We “submerge” servers under water !?

    Faced with problems of a limited budget, carbon dioxide emissions and high electricity prices, many IT companies seek to find opportunities to save money, reduce energy consumption and maximize efficiency from data centers that require high power and constant temperature conditions. Among them is a British startup, Iceotope, which is expanding its productive activities in order to meet the growing consumer demand for their server with full liquid cooling. Already in November, the company plans to make available a wide range of production models at DCD CONVERGED trade shows and conferences in London and SC14 in New Orleans.

    “At the moment, we are increasing our potential, we are engaged in interactive product development to launch mass production,” said Peter Hopton, CEO of Iceotope and inventor of liquid cooling methods. Iceotope talked about successful pre-production testing at the University of Leeds and at the Poznan Network Computing Center, where it was able to significantly improve productivity. The results were presented at IP EXPO in London.

    Each Iceotope system blade server is housed in a metal case filled with dielectric coolant, which helps to avoid high costs and carbon emissions while cooling the entire data center. The heat from the blade servers is extracted through an auxiliary system through which water circulates.

    “Full liquid cooling” means that the system does not have a single fan. Since there are no fans, the system is significantly quieter than air-cooled servers. The absence of fans significantly reduces the level of vibration inside IT equipment. The fluid circulating through the system does not leave it, water is mixed with additives that reduce its electrical conductivity. Thus, you can even heat the building, if you connect the system to the radiators that are in the DC. This will save money in the heating season, and in general for the year.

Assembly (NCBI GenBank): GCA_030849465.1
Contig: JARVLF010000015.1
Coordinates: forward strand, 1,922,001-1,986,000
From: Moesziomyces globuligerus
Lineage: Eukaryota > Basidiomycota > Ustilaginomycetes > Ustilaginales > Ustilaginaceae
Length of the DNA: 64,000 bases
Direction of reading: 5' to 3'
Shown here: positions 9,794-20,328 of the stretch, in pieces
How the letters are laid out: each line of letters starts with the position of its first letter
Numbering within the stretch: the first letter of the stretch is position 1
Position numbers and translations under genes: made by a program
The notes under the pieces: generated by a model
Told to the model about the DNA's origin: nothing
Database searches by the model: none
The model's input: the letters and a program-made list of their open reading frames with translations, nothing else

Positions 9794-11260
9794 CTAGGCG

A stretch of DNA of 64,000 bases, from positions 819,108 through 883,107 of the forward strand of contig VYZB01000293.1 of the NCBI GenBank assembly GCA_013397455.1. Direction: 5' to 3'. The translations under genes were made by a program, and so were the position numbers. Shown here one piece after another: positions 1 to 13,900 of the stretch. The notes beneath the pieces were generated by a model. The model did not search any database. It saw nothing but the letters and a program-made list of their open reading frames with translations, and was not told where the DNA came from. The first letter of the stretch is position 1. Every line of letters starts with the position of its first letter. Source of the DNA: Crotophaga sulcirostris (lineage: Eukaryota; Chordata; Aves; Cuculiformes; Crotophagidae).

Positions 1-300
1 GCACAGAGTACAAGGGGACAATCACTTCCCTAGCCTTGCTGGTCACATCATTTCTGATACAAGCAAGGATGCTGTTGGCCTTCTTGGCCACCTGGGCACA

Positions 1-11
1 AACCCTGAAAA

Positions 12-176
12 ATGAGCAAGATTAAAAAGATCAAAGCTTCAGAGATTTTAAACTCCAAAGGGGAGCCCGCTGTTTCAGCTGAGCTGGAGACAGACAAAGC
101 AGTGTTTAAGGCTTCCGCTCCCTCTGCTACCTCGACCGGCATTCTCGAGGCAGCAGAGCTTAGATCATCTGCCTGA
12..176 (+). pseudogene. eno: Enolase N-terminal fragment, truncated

Iceotope has proposed abandoning air-conditioned computer rooms and humidity control air-purification systems, which also offers significant energy savings. The liquid cooling system is the most efficient and useful when using high-performance servers (HPC). It is this type of load that has been used at the University of Leeds for the past 18 months. Leeds University equates Iceotope with Rear Door Heat Exchanger . A 40.8% increase in performance was noted with the Iceotope system.

    Meanwhile, in Poznan, while maintaining a certain coolant temperature, the server worked smoothly at full power in turbo mode, without requiring additional costs. “Research has shown that using a fully liquid cooling system is not only functional, but also effective,” said Hopton.

    Last month, researchers at the recently established Dell Research Department noted that by 2020, advances in liquid cooling would make it possible to build DCs in any climate zone with a PUE level of 1.03.

    “While we are talking about partial PUE, yes, really. Obviously, you should have your own electric transformers for research, as the result in Poznan was PUE 1.02, ”Hopton said,“ and so we don’t have fans inside the servers, they literally are no different from ordinary motherboards. ”

    This year, Iceotope, led by Aster Capital and the Ombu Group, increased funding by $ 10 million. At the same time, the company entered into partnership agreements with a French international company, an expert in energy management Schneider Electric, known in more than 100 countries for its comprehensive energy-efficient solutions for data centers.

    “We are open for business. I would like that in the near future we would have even more partnerships in the IT field, and we would have the opportunity to work with them to create even more diverse IT equipment for such systems, ”said Hopton.

    More and more companies are participating in the development of new effective cooling solutions for both high-performance and conventional servers. Iceotope and other companies conduct various experiments on the introduction of liquid cooling systems, trying to develop an effective and as simple as possible concept of heat removal from servers.

    Of course, the inertia of the market and the need to adapt IT equipment to the needs of engineering systems are constraining factors, but the growing baggage of experience and accumulated knowledge will help overcome the line of transition from air cooling to liquid cooling.

    PS immersion in practice

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